Our hearts, like fine instruments, need to be tuned. Proverbs warns, “Keep your heart with all vigilance, for from it flow the springs of life.” This may have been what Jesus was thinking of when he said, “…for out of the overflow of the heart, (the) mouth speaks.” Our heart sets the course for our life. If our heart is envious, entitled, impatient or pleasure-seeking, everything in our life will be marked by these traits.
Legalists suffer from myopic focus on behavior. If a person is angry, legalists demand the person control the outputs of anger. Don’t lash out. Pause before you react. In contrast, the target of the gospel is the heart — it address a person’s actions by moving directly to the root.
For example, is a person angry: (1) because he feels superior and sees others as a nuisance, (2) because he lusts for success and lashes out when things get shaky, or (3) because something happened in the past and he now responds disproportionally under the same circumstances.
In the first case, the root of the anger is entitlement — and the root is likely fleshing itself out as he belittles people who work in service positions or spends large amounts of money on things that refine his image. Multiple sins often draw life from the same root.
In the second case, the root is the idol of success. The person might use peers to scrape his way to the top — taking credit for other people’s work and shifting blame for failures. He could also be ignoring relationships that don’t seem to benefit his bottom line.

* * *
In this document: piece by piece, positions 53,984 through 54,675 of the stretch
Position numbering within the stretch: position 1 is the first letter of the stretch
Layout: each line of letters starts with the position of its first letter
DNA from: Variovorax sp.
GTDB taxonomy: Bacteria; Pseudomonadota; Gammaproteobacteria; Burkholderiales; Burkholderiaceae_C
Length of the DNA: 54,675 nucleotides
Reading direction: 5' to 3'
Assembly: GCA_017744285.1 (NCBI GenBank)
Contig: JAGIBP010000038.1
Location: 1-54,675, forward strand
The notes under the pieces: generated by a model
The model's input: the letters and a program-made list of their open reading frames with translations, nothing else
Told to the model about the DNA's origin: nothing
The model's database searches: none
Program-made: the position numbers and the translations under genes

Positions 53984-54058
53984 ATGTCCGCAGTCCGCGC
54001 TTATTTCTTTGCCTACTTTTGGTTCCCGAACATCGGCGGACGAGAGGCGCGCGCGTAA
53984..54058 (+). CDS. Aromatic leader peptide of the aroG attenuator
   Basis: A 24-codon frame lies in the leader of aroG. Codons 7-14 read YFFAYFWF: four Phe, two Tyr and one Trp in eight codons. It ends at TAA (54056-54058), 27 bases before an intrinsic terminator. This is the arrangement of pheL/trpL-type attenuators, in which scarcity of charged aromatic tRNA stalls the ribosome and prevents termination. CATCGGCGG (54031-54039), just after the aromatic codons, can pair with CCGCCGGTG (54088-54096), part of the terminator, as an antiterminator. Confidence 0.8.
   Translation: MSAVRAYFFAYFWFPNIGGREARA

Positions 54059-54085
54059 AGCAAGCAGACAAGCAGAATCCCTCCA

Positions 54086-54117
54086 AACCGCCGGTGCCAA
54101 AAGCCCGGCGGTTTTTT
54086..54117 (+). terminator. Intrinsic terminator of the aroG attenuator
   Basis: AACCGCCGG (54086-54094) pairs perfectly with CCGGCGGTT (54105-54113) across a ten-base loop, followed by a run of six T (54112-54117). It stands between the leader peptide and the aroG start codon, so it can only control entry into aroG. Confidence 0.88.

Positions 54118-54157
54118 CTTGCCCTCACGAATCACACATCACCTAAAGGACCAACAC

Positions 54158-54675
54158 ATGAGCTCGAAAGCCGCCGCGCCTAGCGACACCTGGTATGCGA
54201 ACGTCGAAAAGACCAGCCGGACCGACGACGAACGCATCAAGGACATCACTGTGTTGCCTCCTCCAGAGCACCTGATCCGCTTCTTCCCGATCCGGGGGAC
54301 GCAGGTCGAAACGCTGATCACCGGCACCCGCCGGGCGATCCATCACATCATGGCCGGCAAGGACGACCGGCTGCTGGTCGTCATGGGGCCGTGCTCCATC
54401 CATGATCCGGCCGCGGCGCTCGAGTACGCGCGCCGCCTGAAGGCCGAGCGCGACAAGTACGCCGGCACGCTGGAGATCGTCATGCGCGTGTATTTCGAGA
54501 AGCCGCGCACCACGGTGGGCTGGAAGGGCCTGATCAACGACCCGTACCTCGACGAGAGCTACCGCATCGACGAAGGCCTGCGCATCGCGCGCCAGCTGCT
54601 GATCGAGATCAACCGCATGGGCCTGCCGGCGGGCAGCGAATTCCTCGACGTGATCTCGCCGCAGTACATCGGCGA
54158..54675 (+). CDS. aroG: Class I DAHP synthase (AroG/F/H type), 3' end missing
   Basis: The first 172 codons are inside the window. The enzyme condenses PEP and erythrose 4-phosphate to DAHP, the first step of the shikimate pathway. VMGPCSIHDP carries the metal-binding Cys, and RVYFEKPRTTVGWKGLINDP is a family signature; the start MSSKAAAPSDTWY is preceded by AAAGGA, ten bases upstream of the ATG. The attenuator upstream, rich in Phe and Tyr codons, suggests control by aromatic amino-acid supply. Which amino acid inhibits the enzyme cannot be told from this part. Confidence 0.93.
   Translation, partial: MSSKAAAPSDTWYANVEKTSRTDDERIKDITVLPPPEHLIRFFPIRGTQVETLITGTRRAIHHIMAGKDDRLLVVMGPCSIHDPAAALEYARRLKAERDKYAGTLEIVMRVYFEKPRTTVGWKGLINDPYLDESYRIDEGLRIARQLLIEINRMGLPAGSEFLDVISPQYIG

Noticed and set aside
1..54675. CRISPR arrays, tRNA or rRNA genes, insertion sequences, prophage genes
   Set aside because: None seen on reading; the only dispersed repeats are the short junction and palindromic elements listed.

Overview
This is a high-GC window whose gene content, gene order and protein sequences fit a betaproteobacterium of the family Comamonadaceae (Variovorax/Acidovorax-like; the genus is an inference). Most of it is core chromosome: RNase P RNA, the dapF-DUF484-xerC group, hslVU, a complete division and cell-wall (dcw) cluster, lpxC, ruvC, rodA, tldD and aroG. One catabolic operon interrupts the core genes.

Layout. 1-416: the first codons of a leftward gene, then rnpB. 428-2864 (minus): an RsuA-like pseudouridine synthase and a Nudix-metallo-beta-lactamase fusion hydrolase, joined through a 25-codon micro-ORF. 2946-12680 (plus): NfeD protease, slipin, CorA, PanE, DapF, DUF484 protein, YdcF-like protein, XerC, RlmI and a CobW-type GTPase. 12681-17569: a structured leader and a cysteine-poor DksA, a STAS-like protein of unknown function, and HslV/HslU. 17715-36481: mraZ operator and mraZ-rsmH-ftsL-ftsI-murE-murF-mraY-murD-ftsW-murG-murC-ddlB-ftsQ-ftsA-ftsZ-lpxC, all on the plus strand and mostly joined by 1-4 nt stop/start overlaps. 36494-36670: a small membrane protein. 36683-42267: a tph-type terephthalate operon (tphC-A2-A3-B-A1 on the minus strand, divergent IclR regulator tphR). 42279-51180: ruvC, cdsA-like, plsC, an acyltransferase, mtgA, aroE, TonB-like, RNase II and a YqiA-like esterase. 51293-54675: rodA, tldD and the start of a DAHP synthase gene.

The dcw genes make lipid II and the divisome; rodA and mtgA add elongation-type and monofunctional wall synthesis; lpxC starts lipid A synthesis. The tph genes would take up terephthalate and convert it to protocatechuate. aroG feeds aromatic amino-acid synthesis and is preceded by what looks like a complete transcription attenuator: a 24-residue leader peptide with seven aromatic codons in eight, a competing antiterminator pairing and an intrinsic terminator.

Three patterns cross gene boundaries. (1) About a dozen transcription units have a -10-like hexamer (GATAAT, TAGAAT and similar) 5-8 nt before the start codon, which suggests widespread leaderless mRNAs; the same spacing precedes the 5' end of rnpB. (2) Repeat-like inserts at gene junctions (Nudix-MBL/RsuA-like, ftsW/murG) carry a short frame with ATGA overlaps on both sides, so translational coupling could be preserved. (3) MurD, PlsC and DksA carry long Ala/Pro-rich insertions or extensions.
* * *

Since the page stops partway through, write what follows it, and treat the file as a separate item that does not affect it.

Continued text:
In the later case, the root of his anger is likely either guilt or bitterness. If the person is full of guilt, he may not have forgiven himself or walked through the necessary steps to seek forgiveness from those he has hurt. If he is bitter it’s possible he is delaying the journey to forgive someone who has hurt him.
When we get to the root issues of the heart we begin discussing motivations rather than just actions. Focusing solely on actions is like a doctor handing throat lozenges to a coughing patient who is really suffering from pneumonia.
In some ways it’s more comfortable to deal exclusively with actions rather than addressing heart issues. After all, if it’s simply an action that’s our core problem, we can often provide the solution on our own — willing ourselves into change.
Seeing God’s grace as the primary means of change doesn’t mean we stop working on our will. True change happens when a person responds with all of their heart, all of their soul, all of their mind and all of their strength. In his book, The Great Omission: Reclaiming Jesus’ Essential Teachings on Discipleship, Dallas Willard clarifies, “Grace is not opposed to effort, it’s opposed to earning.”
In this, we seek to live dedicated lives of faith empowered by the Holy Spirit. After all, what person can change their own heart? Tell two people in love to stop their hearts from loving. Tell an envious person to have a content soul. It can’t happen. When the gospel drives at our heart it takes us beyond our own sufficiency to our need for a Savior — someone who can change our heart.
The Weekend Reading List
- Idols of the Heart and “Vanity Fair” by David Powlison.
- Removing Idols of the Heart sermon audio by Timothy Keller (35:10).
- For The Love of Money by Sam Polk for The New York Times.
- How to Identify and Redeem Your ‘Money Motivators’ by Chad S. Hamilton for The Gospel Coalition.
- The Great Omission: Reclaiming Jesus’s Essential Teachings on Discipleship by Dallas Willard. Reprint 2014, HarperOne.